DECEMBER 18, 2009
– “The decisions taken in Copenhagen will be forever remembered as a measure of the courage of our generation. This is a decisive moment - we must ensure that it is a decisive success.”– Dr Fred Boltz, Senior Vice President for Global Strategies & Climate Change, CI
DECEMBER 17, 2009 – "We applaud this important commitment of this group of leading industrialized nations to REDD+. The $3.5 billion that these nations have pledged is an important start, but it is inadequate. To address climate change, we must stop deforestation."
– Peter Seligmann, CEO of Conservation International, and Russell A. Mittermeier, President, in reference to the offer of $3.5billion dollars announced today by the US, Australia, France, Japan, Norway and Britain for forest protection in developing countries.
DECEMBER 16, 2009 – "They really need to bring in the big guns to resolve those [key questions on Reducing Emissions From Deforestation in Developing Countries]. This isn't anything more than a paper agreement if the financing isn't there to back it up."
– Becky Chacko, Director of Climate Policy, CI
DECEMBER 15, 2009 – "What we need now is for the US and other developed countries to provide the funding that will make it possible to end deforestation in our generation and take a major step in resolving the climate crisis."
– Dr Fred Boltz, Senior Vice President for Global Strategies & Climate Change, CI
DECEMBER 14, 2009 – "The businesses that don't want action on climate aren't making themselves heard at Copenhagen. Instead you're seeing businesses that want a climate treaty — and that's a good thing.”
– Glenn Pricket, Senior Vice President and Executive Director Center for Environmental Leadership in Business (CELB) at CI, Senior Fellow, United Nations Foundation
DECEMBER 12, 2009 – “At Copenhagen, Indonesia truly has the chance to prove that it has come of age, put its colonial past behind it and is prepared to become a world-leader in its own right - taking a stand against climate change that will both inspire a new respect for this nation and help to build a proud future for us and our children.”
– Jatna Supriatna, Regional Vice President, Indonesia Program, CI
DECEMBER 11, 2009 – “The priority of REDD+ funding, should, of course, be the reduction of emissions from deforestation and degradation– but REDD+ offers many other benefits, and one of the key ones is the huge impact it will have on biodiversity conservation.”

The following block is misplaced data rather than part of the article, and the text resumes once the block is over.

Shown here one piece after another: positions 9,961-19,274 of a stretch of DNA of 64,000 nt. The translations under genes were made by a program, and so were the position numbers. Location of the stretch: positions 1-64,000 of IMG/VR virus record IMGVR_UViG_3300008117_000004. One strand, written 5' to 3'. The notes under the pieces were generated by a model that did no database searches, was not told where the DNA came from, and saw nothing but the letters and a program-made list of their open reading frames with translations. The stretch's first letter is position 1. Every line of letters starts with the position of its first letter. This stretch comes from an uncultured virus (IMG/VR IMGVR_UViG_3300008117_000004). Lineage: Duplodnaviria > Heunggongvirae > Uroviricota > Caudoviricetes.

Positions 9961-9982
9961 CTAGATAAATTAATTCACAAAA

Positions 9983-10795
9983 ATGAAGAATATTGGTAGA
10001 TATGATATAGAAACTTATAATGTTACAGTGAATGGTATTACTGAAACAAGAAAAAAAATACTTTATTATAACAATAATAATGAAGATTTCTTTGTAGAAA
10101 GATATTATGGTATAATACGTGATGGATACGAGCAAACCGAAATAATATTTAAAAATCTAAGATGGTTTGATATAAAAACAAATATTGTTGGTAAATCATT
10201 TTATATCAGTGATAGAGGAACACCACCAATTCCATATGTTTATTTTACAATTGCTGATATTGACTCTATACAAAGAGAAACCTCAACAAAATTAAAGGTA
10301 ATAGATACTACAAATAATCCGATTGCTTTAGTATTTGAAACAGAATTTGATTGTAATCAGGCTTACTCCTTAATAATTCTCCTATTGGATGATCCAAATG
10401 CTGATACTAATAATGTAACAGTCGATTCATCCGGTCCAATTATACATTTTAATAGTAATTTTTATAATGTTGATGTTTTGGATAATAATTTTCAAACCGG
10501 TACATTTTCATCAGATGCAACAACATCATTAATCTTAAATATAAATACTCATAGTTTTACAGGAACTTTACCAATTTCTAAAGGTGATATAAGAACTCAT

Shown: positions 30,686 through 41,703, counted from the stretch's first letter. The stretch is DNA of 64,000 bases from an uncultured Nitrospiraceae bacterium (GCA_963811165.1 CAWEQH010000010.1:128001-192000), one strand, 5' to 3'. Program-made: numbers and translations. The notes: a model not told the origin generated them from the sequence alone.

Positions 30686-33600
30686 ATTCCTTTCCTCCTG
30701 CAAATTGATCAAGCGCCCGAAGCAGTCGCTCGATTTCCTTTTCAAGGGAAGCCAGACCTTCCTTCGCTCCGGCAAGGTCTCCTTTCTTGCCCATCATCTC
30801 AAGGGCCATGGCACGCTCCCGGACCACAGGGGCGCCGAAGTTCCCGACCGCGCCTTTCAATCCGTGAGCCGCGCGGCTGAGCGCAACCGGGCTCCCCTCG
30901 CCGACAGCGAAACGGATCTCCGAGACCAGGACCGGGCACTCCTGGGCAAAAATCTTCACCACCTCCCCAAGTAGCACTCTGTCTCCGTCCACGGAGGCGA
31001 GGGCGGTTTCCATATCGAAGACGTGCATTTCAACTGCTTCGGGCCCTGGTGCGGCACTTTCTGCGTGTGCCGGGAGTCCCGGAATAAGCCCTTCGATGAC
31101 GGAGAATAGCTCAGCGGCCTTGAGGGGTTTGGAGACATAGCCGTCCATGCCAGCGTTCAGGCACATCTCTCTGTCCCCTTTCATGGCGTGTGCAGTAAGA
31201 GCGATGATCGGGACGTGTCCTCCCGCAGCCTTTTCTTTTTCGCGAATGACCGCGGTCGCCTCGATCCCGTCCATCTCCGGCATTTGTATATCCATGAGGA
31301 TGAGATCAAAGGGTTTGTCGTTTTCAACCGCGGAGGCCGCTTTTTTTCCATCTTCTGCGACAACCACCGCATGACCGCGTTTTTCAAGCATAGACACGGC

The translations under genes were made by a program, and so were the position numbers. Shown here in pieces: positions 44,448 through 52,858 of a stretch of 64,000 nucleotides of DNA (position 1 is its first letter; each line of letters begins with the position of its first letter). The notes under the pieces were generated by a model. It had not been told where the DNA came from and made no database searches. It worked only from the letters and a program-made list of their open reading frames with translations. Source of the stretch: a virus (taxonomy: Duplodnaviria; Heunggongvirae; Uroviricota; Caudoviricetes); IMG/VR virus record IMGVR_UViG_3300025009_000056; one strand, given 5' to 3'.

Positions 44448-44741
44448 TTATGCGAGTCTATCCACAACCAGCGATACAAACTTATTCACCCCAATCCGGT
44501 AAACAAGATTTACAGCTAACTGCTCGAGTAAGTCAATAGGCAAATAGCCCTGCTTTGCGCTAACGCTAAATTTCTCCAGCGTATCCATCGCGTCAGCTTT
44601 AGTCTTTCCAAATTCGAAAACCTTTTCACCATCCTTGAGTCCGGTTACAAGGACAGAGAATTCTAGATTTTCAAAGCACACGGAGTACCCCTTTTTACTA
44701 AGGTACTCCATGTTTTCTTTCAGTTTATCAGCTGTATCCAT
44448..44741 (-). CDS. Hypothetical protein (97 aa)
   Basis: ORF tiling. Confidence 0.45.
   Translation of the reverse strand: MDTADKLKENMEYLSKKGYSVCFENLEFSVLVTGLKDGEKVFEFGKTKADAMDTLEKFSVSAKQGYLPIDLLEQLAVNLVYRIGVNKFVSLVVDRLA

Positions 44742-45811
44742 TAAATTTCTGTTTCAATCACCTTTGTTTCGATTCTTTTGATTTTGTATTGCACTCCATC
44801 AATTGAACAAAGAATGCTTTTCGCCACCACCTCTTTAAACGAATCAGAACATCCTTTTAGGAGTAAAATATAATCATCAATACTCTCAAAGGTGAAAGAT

– Celia Harvey, Vice President of Global Change and Ecosystem Services, CI
DECEMBER 11, 2009 – “The bottom line is that the more forest we protect, especially old growth forests, the better the result for both climate change and for conservation. Properly implemented, a REDD+ mechanism that maximizes forest cover can have massive positive benefits for biodiversity. But the way REDD+ is implemented is critical. It’s essential that REDD+ does not allow for conversion of natural forests to plantations and it must benefit local communities and indigenous peoples and respect their rights.”
– Cyril Kormos, Vice President for Policy, WILD Foundation
DECEMBER 9, 2009 – “Protecting forests to prevent climate change needs the support of the delegates here in Copenhagen, but it also needs to have the support of the people who depend on these forests to survive.”
– Joanna Durbin of the Climate, Community and Biodiversity Alliance (CCBA)
DECEMBER 9, 2009 – “The REDD+ Social & Environmental Standards represent probably the best opportunity at the moment not only to influence future policies on REDD but also to check the actual delivery of other social benefits through the implementation of Socio Bosque.”
– Marco Chiu, Advisor to the Undersecretary of Natural Patrimony, Ministry of Environment of Ecuador
DECEMBER 9, 2009 – “It is important to strengthen governance, environmental justice and payment for environmental services in REDD and forestry. It is also critical to support safeguarding the rights of Indigenous Peoples and local communities in REDD implementation process at national to local level.”
– Bhola Bhattarai, General Secretary of Federation Of Community Forestry Users, Nepal (FECOFUN)
DECEMBER 9, 2009 – “Many forest peoples have high expectations for REDD – that their crucial role as stewards of much of the world’s natural forest will at last be fully recognised. But there is also real concern that REDD will finance ill-conceived protection measures that will seriously undermine the livelihoods and rights of forest peoples. These risks are particularly significant for Indigenous Peoples, women and other marginalised groups.”
– Phil Franks, CARE International